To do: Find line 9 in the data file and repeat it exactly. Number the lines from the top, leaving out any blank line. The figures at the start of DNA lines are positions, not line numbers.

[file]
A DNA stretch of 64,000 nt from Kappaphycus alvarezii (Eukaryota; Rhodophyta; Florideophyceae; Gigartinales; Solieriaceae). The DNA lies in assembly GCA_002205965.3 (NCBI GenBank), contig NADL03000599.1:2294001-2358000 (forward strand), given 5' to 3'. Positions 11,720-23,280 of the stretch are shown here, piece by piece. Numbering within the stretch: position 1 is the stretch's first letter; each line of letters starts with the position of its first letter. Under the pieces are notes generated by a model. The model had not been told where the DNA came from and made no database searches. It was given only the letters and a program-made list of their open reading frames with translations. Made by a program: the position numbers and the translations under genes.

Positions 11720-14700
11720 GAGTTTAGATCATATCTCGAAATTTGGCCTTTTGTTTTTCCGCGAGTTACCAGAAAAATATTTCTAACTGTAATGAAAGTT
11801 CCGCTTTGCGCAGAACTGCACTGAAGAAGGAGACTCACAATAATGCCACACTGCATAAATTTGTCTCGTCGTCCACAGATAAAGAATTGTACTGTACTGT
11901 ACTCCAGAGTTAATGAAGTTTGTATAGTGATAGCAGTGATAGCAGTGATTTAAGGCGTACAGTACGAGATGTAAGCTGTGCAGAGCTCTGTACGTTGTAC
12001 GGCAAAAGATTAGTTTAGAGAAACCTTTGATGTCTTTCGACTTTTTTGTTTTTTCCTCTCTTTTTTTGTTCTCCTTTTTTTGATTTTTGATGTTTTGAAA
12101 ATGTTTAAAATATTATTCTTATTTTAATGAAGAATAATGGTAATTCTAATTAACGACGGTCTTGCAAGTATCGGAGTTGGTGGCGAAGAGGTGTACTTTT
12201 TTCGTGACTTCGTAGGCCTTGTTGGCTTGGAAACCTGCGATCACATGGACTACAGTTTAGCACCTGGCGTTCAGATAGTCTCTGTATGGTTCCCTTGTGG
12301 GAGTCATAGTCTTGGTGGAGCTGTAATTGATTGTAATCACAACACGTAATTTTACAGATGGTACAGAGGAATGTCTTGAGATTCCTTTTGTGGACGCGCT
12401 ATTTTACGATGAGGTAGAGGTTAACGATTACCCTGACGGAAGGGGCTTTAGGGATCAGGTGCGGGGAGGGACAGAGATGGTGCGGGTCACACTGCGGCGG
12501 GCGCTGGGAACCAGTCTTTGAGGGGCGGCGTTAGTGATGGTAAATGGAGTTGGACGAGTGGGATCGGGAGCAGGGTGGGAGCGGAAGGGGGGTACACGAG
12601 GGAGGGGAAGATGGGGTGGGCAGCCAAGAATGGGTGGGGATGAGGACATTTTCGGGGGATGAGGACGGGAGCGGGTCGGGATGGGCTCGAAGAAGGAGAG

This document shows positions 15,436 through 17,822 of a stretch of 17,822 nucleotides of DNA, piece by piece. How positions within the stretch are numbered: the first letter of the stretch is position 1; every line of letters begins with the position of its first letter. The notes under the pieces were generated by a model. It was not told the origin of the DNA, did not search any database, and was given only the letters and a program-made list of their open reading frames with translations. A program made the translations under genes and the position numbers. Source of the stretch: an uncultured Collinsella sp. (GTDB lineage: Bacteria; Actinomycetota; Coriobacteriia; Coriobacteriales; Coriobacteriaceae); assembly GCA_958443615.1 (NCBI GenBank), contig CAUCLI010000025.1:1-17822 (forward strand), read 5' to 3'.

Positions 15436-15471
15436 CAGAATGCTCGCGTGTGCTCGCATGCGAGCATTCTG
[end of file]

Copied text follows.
12301 GAGTCATAGTCTTGGTGGAGCTGTAATTGATTGTAATCACAACACGTAATTTTACAGATGGTACAGAGGAATGTCTTGAGATTCCTTTTGTGGACGCGCT